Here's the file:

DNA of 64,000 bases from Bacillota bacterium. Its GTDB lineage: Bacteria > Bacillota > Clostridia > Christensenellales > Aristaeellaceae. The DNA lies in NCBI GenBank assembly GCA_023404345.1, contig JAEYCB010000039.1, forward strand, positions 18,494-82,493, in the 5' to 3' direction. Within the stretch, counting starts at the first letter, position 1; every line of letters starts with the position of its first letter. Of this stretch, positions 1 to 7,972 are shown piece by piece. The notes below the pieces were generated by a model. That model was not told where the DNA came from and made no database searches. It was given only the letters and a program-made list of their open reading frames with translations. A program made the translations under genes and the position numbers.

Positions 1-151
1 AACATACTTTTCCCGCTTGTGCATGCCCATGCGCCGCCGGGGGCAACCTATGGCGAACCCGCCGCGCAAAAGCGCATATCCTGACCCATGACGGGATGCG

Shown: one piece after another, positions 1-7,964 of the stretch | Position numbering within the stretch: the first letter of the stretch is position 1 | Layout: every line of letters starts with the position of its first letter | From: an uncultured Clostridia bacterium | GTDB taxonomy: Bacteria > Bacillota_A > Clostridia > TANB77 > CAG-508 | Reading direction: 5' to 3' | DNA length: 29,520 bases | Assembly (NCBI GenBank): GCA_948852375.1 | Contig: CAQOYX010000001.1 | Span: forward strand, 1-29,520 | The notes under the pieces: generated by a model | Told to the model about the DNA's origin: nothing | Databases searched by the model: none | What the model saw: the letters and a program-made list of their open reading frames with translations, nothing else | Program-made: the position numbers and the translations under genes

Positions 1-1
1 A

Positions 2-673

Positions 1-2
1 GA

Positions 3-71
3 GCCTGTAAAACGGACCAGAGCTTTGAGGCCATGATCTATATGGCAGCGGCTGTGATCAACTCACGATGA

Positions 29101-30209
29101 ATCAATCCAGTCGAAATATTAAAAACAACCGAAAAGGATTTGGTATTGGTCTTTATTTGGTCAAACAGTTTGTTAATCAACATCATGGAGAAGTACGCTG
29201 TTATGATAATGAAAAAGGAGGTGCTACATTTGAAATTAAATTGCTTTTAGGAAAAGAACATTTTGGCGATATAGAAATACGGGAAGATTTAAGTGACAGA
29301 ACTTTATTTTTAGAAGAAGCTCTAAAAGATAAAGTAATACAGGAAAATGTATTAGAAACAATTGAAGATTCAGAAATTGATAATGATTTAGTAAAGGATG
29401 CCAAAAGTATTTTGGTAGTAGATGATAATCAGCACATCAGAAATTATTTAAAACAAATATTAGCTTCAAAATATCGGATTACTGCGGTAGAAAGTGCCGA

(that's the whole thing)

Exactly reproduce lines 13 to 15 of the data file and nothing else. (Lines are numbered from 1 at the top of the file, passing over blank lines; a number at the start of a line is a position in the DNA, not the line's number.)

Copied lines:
29101 ATCAATCCAGTCGAAATATTAAAAACAACCGAAAAGGATTTGGTATTGGTCTTTATTTGGTCAAACAGTTTGTTAATCAACATCATGGAGAAGTACGCTG
29201 TTATGATAATGAAAAAGGAGGTGCTACATTTGAAATTAAATTGCTTTTAGGAAAAGAACATTTTGGCGATATAGAAATACGGGAAGATTTAAGTGACAGA
29301 ACTTTATTTTTAGAAGAAGCTCTAAAAGATAAAGTAATACAGGAAAATGTATTAGAAACAATTGAAGATTCAGAAATTGATAATGATTTAGTAAAGGATG